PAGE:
Next PostEmbracing the Future: Our perspective on the Dynamic World of Food Delivery by Paco López Rodríguez

DYNAMIC PRICING: Optimise revenue, stock and demand in real-time


In the ever-evolving world of e-commerce, where convenience meets consumer demand, businesses are constantly seeking innovative ways to stay competitive. The digital marketplace has witnessed a phenomenal surge in recent years, with consumers embracing online shopping like never before. As e-commerce becomes increasingly sophisticated, businesses are turning to different strategies in order to stay ahead in the game; one of them being - and one very important for you to keep your eye on - dynamic pricing strategies. 

In a study conducted by Statista, e-commerce companies were asked if they were planning on implementing a dynamic pricing strategy. Overall, only 21% answered that they already implemented it,  32% will not implement it, while 27% is still evaluating dynamic pricing and 15% is going to. For you, as a business owner, this means that if you implement a dynamic pricing strategy now, there is still a big chance to be a frontrunner/price setter*.

*What is or who is a Price Setter: the one with the influence, market power, and differentiation which allows to set the price for the whole market, hence charging more while still being able to drive substantial sales without losing market shares.


Pricing is a delicate dance for businesses, a balance between optimal revenue and market competitiveness. In the digital age, where information flows in real-time, businesses are leveraging dynamic pricing to navigate this delicate equilibrium successfully. From retail giants to small businesses, everyone is ‘fighting’ for a piece of the digital pie. The convenience of browsing through an extensive list of products, making purchases with a click, and having items delivered right to the doorstep has become the new normal.

In this blog post, as we explore this fascinating world, we will draw connections between dynamic pricing and the challenges and opportunities within the delivery platforms market; and how dynamic pricing strategies are reshaping the competitive landscape. 

From the complexities of real-time pricing adjustments to the evolving world of delivery platforms, businesses must navigate this ever-changing territory to meet the expectations of the modern consumer.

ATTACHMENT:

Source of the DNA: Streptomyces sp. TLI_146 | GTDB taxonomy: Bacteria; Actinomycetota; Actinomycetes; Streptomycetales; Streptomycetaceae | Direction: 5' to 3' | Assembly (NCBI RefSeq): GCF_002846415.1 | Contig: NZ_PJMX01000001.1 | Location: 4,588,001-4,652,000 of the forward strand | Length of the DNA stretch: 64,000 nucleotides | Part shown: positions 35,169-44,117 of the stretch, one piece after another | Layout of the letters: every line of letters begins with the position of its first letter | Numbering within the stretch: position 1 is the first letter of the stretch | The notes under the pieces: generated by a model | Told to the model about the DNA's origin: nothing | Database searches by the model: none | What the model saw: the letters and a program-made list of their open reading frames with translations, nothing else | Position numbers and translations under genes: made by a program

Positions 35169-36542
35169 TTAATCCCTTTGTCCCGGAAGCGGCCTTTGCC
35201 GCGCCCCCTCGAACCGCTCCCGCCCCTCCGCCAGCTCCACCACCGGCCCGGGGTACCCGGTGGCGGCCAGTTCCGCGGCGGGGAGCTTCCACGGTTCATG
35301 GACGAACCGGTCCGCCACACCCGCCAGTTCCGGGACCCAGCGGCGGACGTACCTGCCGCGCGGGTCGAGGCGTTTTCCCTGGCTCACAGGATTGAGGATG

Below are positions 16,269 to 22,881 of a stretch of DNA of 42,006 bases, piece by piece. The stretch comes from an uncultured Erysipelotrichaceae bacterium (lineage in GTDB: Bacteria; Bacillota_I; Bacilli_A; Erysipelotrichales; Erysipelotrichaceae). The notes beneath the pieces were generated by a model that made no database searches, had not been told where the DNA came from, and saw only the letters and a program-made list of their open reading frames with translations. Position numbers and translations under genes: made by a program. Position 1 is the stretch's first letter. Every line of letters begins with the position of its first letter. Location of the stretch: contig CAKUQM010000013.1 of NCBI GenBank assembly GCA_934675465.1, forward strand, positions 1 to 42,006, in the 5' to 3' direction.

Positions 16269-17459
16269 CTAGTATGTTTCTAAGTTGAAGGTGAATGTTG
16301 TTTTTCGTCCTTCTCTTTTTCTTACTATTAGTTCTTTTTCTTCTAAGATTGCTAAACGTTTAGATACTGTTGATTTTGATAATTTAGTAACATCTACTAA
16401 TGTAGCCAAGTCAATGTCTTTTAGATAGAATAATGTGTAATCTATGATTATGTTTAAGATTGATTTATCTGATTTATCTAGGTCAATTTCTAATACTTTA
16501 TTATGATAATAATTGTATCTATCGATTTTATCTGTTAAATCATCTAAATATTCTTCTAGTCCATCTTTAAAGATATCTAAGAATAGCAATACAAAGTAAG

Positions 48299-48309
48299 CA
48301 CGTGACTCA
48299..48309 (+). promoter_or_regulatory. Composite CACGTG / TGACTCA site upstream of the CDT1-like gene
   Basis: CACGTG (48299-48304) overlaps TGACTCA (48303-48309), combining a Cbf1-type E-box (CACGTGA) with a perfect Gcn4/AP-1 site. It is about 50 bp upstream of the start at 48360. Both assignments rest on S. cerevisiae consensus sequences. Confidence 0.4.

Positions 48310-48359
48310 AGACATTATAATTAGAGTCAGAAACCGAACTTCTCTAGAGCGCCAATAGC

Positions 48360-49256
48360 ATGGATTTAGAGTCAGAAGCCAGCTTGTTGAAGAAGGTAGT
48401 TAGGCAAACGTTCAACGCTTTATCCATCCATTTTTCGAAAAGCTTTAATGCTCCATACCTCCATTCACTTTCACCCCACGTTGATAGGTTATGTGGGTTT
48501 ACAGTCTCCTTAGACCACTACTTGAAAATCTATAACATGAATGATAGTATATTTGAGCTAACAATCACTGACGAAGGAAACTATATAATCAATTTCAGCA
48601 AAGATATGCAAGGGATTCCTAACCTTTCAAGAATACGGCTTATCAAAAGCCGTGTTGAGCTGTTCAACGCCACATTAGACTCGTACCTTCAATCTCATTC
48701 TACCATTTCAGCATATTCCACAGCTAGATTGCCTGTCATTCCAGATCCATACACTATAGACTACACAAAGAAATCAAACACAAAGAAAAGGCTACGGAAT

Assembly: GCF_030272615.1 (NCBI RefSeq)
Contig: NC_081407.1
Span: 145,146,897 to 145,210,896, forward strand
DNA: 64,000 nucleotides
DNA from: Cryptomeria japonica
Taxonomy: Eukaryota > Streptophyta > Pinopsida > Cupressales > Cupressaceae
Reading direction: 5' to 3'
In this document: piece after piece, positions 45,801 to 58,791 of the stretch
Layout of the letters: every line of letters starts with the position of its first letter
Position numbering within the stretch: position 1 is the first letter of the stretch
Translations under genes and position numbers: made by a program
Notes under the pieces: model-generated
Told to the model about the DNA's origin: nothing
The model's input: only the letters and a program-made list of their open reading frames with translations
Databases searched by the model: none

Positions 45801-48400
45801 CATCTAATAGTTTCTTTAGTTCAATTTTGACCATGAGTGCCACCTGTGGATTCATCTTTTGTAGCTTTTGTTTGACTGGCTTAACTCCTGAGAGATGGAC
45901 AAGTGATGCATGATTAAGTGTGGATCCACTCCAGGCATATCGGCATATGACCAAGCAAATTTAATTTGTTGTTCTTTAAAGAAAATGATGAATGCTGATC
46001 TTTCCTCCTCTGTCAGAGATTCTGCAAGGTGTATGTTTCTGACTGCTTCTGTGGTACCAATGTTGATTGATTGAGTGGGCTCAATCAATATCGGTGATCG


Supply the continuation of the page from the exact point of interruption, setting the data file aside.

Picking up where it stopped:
… but why is dynamic pricing so relevant, especially for restaurants working with delivery platforms? 


In the vast landscape of online orders, the potential pool of customers seems limitless, yet it's crucial to recognise that the competition is equally boundless. For online customers it is easier to compare prices from different sellers simultaneously. Although price isn't the sole determining factor, it undeniably wields significant influence over a customer's decision to make a purchase. Consequently, pricing stands as a pivotal element, often being the differentiator between selling out or having wasted stock.  Overall, the use of dynamic pricing for restaurant delivery menus can be a powerful tool to optimise revenue and respond to market conditions, but it should be used carefully and ethically to maintain customer trust and satisfaction.



How dynamic pricing works and how you can implement


Seth Moore, former executive, in an interview with McKinsey shared that he defines dynamic pricing “as the automation of pricing intelligence, allowing companies to rapidly make nuanced decisions in a scalable way.”


Using algorithms and data analysis, dynamic pricing establishes pricing structures based on market demand. These algorithms analises different data sources, past historical sales data, current market trends, competitor pricing, and meteorological data, to find the most advantageous price for a given product or service.

The main goal is to adapt pricing dynamically to market fluctuations, ensuring a strategic alignment with consumer demand and maximising overall revenue potential. In times of heightened demand, prices are adjusted upwards, and conversely, during periods of reduced demand, prices are lowered. These demands can change based on specific factors mentioned below or just related to consumers’ ever-changing needs. For example, if you sell swimsuits or pool supplies, you can charge more for them during the summer. You can also charge more for popular gifts during the holiday season.

Furthermore, dynamic pricing on a restaurant's menu for delivery platforms, is a strategy to optimise revenue and balance supply and demand in real-time. Here's how it typically works:



🚀 Demand-Based Pricing: When demand is high, prices go up, and when demand is low, prices go down. This is often seen during peak dining times, holidays, or bad weather when more people are ordering in.


Time of Day: Prices can vary depending on the time of day. For example, dinner prices may be higher than lunch prices.


📆 Day of the Week: Weekends, when more people are likely to order delivery, could see higher prices.


🎅🏻 Special Events: Prices may rise during special events, like, holidays, or local festivals when there is an increased demand for restaurant delivery.


📍Location: If a restaurant is further away, it might charge higher prices to cover delivery costs or offer discounts to local customers. Businesses can also adjust prices based on a customer's location, considering factors like average income, local competition, and cost of living.